Or how about asking Keuchel to show us how he can still call the Hogs five years after he pitched his last game for the University of Arkansas? Here's betting he can still do it.
That's because Dallas Keuchel is about as close to a slam dunk as the AL All-Stars will have this summer. There's just no way Red Sox manager John Farrell can draw up his roster without inviting Keuchel.
And that would be a kick in the pants on so many levels.
One of the best things about baseball's Midsummer Classic is the stories like this: Guys who've had to fight and claw for everything they've gotten. Guys who've dealt with some failure and who simply kept working and kept figuring things out. Guys who believed in themselves when plenty of others had to be a bit shaky.
That's Dallas Keuchel.
First, Keuchel may be the AL's best starting pitcher in 2014. At the very least, he's on the short list.
Keuchel is No. 1 in Wins Above Replacement (3.9) among AL pitchers, according to BaseballReference.com. His WHIP is a dazzling 0.99, third best in the AL, behind only Masahiro Tanaka (0.94) and Scott Kazmir (0.98).
Keuchel's name is dotted across the leaderboard in other places as well: fifth in ERA (2.38), fifth in opponent's batting average (.220) and eighth in innings (90 2/3).
He has been a huge part of the renaissance of the Astros. George Springer and Jon Singleton are the faces of the franchise, because they represent the beginning of a new era for the club. But Houston is being led by its starting pitching.
The Astros have been really good lately, winning 13 of 18, But they've been competitive for awhile. Since April 21 -- and this is no small sample size -- they have gone 25-23. In that time, their rotation has posted a 20-17 record with a 3.66 ERA. Only the A's and Angels have gotten better starting pitching in this stretch.
So, it's not just Keuchel. It's Collin McHugh and Jarred Cosart and Scott Feldman and others. Slowly, methodically, Houston is getting it right.
Back to Keuchel. He began this season having started 38 big league games. Keuchel had a 9-18 record, a 5.20 ERA and a 1.540 WHIP.
Keuchel, 26, probably is going to look back and see those 38 starts, especially the 22 he got last season, as a huge step in his development. Because the Astros didn't have better alternatives, they kept running him out there. And like a lot of other guys, Keuchel gradually began to figure things out.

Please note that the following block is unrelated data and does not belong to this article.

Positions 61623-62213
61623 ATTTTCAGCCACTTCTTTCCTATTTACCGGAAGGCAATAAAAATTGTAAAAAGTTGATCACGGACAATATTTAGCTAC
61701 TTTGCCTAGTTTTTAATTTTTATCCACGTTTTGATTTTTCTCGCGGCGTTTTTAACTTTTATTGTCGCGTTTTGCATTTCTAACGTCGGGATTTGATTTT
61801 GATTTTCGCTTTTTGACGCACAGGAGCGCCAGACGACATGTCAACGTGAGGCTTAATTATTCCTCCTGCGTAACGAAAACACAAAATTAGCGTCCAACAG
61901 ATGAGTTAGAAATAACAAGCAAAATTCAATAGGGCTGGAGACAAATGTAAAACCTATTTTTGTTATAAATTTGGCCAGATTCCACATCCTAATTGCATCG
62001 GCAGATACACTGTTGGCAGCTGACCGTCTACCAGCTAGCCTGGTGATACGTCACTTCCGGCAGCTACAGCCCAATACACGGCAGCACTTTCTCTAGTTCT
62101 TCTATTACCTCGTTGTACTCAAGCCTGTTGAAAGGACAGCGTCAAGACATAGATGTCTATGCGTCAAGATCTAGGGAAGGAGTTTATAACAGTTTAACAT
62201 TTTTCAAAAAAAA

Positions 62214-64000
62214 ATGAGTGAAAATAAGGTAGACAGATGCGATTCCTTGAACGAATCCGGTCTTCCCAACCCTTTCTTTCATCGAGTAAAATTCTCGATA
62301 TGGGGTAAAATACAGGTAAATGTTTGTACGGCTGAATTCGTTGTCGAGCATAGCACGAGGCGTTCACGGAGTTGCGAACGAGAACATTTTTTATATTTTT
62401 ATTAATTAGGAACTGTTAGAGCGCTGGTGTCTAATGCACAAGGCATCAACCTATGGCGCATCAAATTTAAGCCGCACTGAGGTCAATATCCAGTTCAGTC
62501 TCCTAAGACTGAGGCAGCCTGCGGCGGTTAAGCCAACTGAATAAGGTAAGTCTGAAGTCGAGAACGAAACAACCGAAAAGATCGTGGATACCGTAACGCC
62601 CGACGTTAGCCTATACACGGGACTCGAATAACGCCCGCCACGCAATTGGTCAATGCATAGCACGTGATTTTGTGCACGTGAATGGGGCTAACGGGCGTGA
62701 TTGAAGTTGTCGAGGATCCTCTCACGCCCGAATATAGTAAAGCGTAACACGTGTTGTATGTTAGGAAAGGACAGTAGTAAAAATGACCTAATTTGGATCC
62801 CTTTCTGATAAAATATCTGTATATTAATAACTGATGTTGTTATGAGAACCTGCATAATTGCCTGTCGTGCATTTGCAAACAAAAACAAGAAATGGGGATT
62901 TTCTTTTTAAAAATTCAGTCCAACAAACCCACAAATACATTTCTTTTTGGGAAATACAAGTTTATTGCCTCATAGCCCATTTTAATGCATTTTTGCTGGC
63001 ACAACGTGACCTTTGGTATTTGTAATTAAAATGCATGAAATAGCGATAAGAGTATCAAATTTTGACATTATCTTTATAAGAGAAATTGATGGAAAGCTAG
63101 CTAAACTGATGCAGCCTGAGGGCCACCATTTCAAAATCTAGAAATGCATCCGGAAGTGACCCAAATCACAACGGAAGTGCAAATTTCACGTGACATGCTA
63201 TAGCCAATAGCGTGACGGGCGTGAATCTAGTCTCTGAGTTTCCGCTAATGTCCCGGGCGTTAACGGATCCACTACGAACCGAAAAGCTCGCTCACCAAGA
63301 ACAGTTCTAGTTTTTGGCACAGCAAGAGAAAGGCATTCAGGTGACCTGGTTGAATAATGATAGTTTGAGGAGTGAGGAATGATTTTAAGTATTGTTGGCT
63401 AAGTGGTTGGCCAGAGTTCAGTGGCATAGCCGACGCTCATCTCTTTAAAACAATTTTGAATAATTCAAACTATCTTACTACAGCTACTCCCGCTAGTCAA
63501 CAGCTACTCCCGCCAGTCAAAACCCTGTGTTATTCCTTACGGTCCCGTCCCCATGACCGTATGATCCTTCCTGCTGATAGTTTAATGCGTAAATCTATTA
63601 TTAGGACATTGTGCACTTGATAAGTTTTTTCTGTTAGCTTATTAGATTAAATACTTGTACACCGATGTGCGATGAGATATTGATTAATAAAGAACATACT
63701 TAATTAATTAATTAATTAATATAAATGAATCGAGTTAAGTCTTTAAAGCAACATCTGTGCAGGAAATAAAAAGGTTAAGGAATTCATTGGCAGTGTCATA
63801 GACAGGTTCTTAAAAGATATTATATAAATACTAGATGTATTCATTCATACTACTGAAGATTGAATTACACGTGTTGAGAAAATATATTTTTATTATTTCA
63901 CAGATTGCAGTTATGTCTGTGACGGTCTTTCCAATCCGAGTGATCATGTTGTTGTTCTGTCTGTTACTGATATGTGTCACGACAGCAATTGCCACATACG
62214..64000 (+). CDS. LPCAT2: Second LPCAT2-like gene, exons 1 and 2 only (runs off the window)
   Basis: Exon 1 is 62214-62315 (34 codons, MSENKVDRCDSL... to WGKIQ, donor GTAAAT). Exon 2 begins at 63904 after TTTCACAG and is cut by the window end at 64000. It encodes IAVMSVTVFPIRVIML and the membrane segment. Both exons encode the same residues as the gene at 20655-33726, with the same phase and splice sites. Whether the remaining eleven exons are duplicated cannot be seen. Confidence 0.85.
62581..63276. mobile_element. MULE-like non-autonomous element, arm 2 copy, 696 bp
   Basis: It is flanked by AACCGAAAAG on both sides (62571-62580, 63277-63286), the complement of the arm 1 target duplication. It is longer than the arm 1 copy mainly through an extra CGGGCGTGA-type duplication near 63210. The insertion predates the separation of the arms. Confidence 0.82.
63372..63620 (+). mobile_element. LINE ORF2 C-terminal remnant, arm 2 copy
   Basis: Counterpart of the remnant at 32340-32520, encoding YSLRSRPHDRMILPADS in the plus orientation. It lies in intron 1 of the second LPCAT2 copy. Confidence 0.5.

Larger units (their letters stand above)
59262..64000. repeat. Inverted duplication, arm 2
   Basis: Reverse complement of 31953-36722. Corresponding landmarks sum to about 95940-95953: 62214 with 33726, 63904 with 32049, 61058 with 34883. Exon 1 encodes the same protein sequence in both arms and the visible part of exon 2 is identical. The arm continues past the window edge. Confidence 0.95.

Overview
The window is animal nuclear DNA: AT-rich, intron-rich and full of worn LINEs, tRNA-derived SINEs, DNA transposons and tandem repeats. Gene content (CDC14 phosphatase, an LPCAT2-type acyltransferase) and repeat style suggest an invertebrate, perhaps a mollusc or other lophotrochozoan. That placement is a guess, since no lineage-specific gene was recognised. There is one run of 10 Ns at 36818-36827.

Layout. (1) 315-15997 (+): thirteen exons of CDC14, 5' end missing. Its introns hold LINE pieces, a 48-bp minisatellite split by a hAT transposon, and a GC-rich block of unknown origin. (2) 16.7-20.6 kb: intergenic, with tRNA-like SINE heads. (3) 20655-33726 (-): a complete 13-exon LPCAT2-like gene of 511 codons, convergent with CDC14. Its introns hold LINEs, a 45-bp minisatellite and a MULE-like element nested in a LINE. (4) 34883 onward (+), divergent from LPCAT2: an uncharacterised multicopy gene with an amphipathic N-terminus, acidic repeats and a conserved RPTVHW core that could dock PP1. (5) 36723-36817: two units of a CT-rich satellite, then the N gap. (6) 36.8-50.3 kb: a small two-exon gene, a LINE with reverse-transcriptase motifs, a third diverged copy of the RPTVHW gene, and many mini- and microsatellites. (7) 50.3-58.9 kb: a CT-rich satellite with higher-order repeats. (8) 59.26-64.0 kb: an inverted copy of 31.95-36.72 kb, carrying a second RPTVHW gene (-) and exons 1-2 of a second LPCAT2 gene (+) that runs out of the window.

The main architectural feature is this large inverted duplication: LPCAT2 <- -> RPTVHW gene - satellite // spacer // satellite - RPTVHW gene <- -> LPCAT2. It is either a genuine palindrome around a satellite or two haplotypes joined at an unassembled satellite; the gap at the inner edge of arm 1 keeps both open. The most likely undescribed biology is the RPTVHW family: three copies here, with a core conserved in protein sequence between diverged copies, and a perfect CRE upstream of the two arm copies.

Keuchel is exactly the kind of guy general manager Jeff Luhnow hoped to find as he rebuilt the franchise. In constantly shuffling the roster, Luhnow got a good look at all the talent in the organization -- and plenty from outside the organization.
As Porter would say, "We give guys a shot. If it doesn't work out, we move on to the next guy."
The Astros were not burdened by contracts or expectations. They simply ran what amounted to a tryout camp.
With this freedom, Keuchel figured himself out. He dropped a bad curveball and added what has become a very good slider.
Keuchel polished his changeup and got better command of his fastball. As he had more success -- when the slider began to get swings and misses -- his changeup became better, too.
Suddenly, Keuchel was taking a very impressive arsenal to the mound. In keeping the ball down, he's getting a ton of ground balls. Keuchel is missing bats and throwing strikes. In short, he's the real deal.
When Keuchel limited Arizona to one run in eight innings on Wednesday, the D-backs paid him the ultimate compliment. They said he was no longer a surprise. They said they knew what to expect, but that Keuchel simply had executed his game plan, never giving them a chance.
Keuchel is a reminder for all of us that young players require patience, that they don't all advance at the same speed and that, in the end, they don't all figure it out. Keuchel has figured it out dramatically and emphatically.
Only Felix Hernandez and Tanaka have more quality starts in the AL this season. Houston is 9-4 in Keuchel's 13 starts. His is a victory for tenacity and confidence. Keuchel's success is also a victory for an entire organization, for all the people who worked with him and encouraged him since he was the 221st player drafted in 2009.
Keuchel is the kind of guy that could use the All-Star Game's stage to tell his story, to talk of perseverance and hard work. Isn't that what the All-Star Game is all about? He's also deserving of the honor. Slam-dunk deserving.